Forget the red crown. Like the VR_S Covert drivers, the first thing every golfer is going to notice about the New Nike VR_S Covert fairway woods is the large cavity in the back portion of the sole.
"The goal when you design almost any wood is to help golfers hit longer, straighter shots," says Robert Boyd, Innovation Team Leader for metal woods and irons at Nike Golf. "So what we did here is create a 'High Speed Cavity' by removing material from the back of the golf club and moving it to the heel and toe areas, much like you would do with a cavity-back iron."
The result, according to Nike, is a unique sole design that helps to increase the club's moment of inertia (MOI) and allow golfers to create nearly the same ball speed on slightly off-center hits that they'll generate on shots hit on the sweet spot.
Like the Covert drivers, there are two versions of the club. The VR_S Covert fairways have a glued hosel, while the VR_S Covert Tour fairway woods have a hosel that allows you to separately adjust both the club's face angle (Open, Neutral or Closed) and its loft within a five-degree range. For example, this club will let you transform a closed-face, 13-degree 3-wood to an opened-faced, 17-degree 3-wood in less than a minute using the included torque wrench.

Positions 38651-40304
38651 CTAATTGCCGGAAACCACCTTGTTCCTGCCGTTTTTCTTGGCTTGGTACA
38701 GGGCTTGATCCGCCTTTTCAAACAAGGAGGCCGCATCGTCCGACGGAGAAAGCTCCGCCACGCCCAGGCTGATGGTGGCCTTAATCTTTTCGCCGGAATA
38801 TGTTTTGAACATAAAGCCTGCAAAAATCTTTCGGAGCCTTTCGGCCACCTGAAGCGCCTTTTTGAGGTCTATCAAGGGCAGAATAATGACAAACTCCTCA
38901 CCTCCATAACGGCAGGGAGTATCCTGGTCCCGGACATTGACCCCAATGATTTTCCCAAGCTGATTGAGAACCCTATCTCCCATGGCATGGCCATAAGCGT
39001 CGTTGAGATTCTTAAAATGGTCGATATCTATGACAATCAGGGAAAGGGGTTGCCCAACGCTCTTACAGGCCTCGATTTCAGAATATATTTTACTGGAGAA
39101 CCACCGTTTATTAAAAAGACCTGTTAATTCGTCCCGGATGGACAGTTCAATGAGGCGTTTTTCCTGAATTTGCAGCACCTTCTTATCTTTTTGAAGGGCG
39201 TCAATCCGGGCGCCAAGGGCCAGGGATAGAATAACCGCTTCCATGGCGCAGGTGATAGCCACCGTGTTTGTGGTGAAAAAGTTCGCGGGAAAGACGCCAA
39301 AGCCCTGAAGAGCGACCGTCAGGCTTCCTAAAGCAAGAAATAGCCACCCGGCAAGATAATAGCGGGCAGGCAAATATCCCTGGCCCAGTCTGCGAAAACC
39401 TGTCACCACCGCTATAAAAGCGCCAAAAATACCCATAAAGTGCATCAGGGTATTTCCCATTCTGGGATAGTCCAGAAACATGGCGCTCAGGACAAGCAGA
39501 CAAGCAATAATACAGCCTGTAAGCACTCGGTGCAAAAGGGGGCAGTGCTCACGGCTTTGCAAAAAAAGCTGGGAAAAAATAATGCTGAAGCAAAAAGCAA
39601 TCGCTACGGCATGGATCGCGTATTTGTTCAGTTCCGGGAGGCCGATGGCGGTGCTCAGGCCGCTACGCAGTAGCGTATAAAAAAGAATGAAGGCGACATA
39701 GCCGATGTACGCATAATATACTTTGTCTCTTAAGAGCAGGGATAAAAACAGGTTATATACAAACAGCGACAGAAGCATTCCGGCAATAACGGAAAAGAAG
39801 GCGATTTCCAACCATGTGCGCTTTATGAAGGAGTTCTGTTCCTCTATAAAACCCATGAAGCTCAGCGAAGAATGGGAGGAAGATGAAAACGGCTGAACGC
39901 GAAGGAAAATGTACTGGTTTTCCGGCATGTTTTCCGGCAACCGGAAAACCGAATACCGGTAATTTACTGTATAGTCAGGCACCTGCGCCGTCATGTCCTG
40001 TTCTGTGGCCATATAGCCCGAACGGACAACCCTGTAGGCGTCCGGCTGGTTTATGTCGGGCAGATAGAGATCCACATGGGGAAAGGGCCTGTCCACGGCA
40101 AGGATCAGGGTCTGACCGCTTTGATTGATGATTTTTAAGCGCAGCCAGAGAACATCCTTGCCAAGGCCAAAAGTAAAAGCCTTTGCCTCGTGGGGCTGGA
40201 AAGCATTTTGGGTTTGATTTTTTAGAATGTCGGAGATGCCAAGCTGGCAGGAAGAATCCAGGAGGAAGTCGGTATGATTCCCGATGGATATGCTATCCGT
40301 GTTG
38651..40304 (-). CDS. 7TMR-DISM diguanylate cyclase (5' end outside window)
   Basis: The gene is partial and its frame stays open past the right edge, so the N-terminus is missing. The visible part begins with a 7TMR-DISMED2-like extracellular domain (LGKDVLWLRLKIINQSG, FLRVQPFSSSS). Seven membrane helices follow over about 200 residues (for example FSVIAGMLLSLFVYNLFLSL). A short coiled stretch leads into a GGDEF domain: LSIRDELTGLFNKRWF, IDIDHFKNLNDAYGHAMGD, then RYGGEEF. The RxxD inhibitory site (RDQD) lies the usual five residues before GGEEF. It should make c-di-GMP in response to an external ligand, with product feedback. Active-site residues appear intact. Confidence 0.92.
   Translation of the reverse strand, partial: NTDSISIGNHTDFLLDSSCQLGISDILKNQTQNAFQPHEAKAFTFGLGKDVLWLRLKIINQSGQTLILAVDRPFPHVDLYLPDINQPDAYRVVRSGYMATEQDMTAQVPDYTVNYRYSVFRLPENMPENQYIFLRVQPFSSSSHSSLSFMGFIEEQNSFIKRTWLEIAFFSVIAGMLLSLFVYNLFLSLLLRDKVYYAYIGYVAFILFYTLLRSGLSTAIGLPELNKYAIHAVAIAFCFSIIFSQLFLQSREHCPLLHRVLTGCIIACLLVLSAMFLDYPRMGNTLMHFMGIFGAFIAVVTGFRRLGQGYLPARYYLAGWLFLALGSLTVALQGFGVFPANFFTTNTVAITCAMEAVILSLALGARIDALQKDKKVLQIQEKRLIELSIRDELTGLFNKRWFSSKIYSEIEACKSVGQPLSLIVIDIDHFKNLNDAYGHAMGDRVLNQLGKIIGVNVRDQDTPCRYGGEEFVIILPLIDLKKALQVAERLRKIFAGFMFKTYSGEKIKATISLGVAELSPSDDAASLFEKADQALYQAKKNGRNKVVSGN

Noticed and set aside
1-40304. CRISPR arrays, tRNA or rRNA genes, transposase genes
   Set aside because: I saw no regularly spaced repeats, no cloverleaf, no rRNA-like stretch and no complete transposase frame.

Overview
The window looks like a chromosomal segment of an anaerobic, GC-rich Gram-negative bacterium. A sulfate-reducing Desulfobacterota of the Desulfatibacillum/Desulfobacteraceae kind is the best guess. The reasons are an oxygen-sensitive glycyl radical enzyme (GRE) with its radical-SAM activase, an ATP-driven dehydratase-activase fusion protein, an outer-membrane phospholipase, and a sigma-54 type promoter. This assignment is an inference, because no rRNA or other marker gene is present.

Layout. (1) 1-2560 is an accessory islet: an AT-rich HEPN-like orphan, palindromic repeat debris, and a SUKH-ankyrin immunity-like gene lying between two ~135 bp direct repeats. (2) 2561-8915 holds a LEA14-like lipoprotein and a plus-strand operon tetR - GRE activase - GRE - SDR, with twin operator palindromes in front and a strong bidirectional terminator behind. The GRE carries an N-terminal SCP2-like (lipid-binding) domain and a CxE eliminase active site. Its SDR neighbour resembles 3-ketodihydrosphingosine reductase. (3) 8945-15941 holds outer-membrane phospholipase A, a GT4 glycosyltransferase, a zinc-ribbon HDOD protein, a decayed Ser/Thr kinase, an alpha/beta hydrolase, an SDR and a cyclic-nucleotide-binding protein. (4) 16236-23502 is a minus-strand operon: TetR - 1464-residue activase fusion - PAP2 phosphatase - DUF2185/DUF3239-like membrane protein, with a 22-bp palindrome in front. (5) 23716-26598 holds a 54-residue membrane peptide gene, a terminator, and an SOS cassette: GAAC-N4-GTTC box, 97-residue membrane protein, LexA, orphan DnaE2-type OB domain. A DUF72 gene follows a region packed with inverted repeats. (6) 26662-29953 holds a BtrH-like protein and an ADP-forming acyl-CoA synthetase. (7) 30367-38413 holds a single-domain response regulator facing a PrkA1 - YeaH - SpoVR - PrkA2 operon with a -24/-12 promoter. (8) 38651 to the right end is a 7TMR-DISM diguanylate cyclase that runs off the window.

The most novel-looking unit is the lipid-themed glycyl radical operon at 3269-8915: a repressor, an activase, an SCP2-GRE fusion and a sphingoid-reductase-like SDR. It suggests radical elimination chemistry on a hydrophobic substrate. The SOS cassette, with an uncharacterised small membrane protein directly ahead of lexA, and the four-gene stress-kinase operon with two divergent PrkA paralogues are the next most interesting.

The adjustable-loft feature could be even handier in fairway woods than it is in a driver; you want to hit your driver as far as possible, but fairway woods need to be hit specific distances. By tinkering with the loft, you're more likely to find the distance you're looking for.
When it comes to ball flight, Boyd says the standard and Tour versions of the fairway woods will produce the same boring trajectory that should help golfers maximize distance.
"The other key feature is the NexCor face technology," Boyd says.
It's thicker in the center and thinner around the edges of the face to expand the sweet spot and, again, minimize power loss when you fail to make solid contact. However, unlike the Covert drivers which feature a titanium face, the faces of the fairway woods are made of a high-strength stainless steel.
"We're getting close to hitting the COR [Coefficient of Restitution, the measure of face springiness] limits on the fairway woods set up by the USGA, just like we are on drivers," Boyd says.
The non-adjustable VR_S Covert fairway woods will cost $199, while the adjustable Tour versions will cost $249. Both will come standard with Mitsubishi Diamana Kura Kage shafts and be in pro shops on February 1.